The Exile Museum in Berlin is intended to commemorate hundreds of thousands of people, often nameless, who fled Germany from the Nazis. Until the opening – 2026 at the earliest – a workshop invites you to get involved.
The museum designed by Dorte Mandrup extends concavely around the ruined portal
It can sometimes take an agonizingly long time from an idea to its realization. In 2013 photographs by the photographer Stefan Moses were published in the volume “Deutschlands Emigranten” – portraits of people who had to leave Germany under National Socialism. The historian Christoph Stölz, former director of the German Historical Museum, wrote the accompanying texts.
The unexpectedly great response to the volume gave rise to the idea of founding a museum in Berlin that would tell the stories and fates of German exiles. Soon after, Stölzl, who died last January, was the founding director of the Exile Museum Foundation. The plans were quickly fleshed out, also thanks to wealthy donors. Former Federal President Joachim Gauck was won as patron, Nobel Prize winner for literature Herta Müller as patron.
Completion no earlier than 2026
A suitable location was quickly found in the area at Anhalter Bahnhof, which had seemed sad for decades and had been lying fallow. In 2020, the foundation presented the Danish Dorte Mandrup, the winner of the architectural competition for the museum building. But as it is with construction projects that want to be financed: It takes time. At the moment, opening is conceivable from 2026 at the earliest.
Flight and exile: Portraits show refugees from then and now
In order to bridge the time until the finished museum and to illustrate what is to be created, the foundation has opened the “Workshop Exile Museum”. Here, visitors should actively experience the creation of the museum and ideally also help to develop it. In a room entitled “Laboratory” there are tables whose tops correspond to the shapes of the later exhibition rooms. Floor plans can be designed and discarded with colorful adhesive tapes, installations can be planned and redesigned. In the “studio” next door, interviews with refugees from then and now are running.
Floor plans made of adhesive tape
On the opening weekend, around 20 people came to the workshop for the first tour of the day. On the second floor of the old building portraits of exiles hang on two walls facing each other. Willy Brandt, who later fled Germany to Norway in 1933 because of his political resistance against the Nazis, looks at a young woman who recently fled Afghanistan to Germany with her mother – also because she wasn't allowed to go to school there.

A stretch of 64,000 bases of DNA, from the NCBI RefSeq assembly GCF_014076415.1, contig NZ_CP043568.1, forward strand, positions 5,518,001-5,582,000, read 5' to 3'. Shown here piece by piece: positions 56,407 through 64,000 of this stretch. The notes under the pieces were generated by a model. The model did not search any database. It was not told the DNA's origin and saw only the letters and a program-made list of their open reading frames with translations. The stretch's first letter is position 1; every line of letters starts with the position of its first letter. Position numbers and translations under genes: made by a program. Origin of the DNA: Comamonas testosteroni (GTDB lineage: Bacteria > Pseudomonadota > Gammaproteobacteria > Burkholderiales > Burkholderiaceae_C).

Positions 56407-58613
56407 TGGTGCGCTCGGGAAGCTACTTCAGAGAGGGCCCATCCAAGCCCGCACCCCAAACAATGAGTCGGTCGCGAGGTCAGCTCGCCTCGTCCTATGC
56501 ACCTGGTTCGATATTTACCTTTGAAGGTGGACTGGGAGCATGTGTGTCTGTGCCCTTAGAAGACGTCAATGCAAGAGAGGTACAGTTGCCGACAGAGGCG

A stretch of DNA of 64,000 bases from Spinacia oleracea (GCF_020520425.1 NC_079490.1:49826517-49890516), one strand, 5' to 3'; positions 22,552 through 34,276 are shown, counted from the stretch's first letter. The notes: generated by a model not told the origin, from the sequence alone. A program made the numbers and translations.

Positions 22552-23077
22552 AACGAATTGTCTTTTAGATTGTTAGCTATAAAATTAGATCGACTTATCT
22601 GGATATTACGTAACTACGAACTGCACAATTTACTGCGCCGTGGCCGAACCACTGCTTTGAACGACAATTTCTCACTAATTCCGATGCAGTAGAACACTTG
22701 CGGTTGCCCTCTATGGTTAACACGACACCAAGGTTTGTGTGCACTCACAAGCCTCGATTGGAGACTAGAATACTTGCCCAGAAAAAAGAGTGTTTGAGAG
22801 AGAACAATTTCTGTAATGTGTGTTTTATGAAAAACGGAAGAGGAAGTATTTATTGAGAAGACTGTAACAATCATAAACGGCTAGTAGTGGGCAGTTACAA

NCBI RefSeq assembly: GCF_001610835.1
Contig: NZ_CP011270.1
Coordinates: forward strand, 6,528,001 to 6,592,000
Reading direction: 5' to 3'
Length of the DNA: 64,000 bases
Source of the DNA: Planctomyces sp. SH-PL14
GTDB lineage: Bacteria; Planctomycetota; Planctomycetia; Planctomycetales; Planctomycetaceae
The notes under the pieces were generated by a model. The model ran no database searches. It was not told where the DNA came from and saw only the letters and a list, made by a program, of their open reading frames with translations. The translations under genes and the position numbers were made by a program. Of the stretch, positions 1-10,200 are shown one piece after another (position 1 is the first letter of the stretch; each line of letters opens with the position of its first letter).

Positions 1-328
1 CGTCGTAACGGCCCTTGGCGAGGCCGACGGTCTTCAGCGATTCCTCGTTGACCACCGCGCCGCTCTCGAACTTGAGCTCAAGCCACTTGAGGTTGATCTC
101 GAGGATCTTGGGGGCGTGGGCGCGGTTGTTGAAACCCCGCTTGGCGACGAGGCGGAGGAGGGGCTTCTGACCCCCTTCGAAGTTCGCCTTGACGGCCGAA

In the face of the Ukraine war, the taking in of millions of refugees and ongoing attempts to flee across the Mediterranean, an exile museum has to bridge the gap between then and now. A flip dot hangs from the ceiling, a mechanical scoreboard like those found in train stations or airports. The individual tiles rotate and always give new quotes from people who had to flee their homeland: “The body is now HERE”. It cannot be distinguished whether the statements come from 1933 or from the year 2023.
The “laboratory” of the Exilmuseum workshop
The audience this afternoon is mostly of mature age and doesn't really want to participate in what the workshop is supposed to be about comes. However, the group doesn't want to write anything down, preferring to ask questions and discuss: How is the financing going? Doesn't the museum at the Anhalter Bahnhof conflict with the documentation center Flight, Expulsion, Reconciliation, which opened in June 2021 across the street?
The workshop has to experiment itself
The visitors are interested and well informed, but some things are not yet tangible or concrete enough for them. Soon there will be more employees of the museum foundation than visitors sitting around the interactive table. The foundation will have to experiment to find the right approach to the public – to young people, including the exile society.
The workshop will be open every Thursday between 3 p.m. and 6 p.m. Numerous workshops are being planned – including with young people, on the subject of dance and the “Exile in Film” series of events in cooperation with the Deutsche Kinemathek. In addition, authors discuss “Writing in Exile” at readings.
Since the late 1950s, the former entrance portal of the Anhalter Bahnhof has been living a lonely existence
The Anhalter Bahnhof in the district of Kreuzberg was one of the most important long-distance train stations in Berlin during the German Empire and the Weimar Republic. After the rise of the National Socialists and especially after Adolf Hitler seized power in the spring of 1933, many exiles left the city via the Anhalter Bahnhof. From 1942 the station was used by the Nazis to deport Jews to the Theresienstadt concentration camp.
Historical place of expulsion
After the demolition of the station in 1959, only the ruined portal remained, which was used for the new museum building will be upstream. The property is owned by the district of Friedrichshain-Kreuzberg, which supports the project. It is planned to leave the property to the museum foundation via heritable building rights. The budget committee of the newly elected House of Representatives still has to agree. And finally, of course, the financing still has to be clarified.
Originally, the museum was to be built entirely from private funds, but the construction costs, which were initially estimated at 30 million euros, have now doubled, in particular due to the general energy and raw materials -Cost increases as a result of the Ukraine war. 20 million euros have been collected from private donations, 40 million are missing. The foundation hopes for public participation.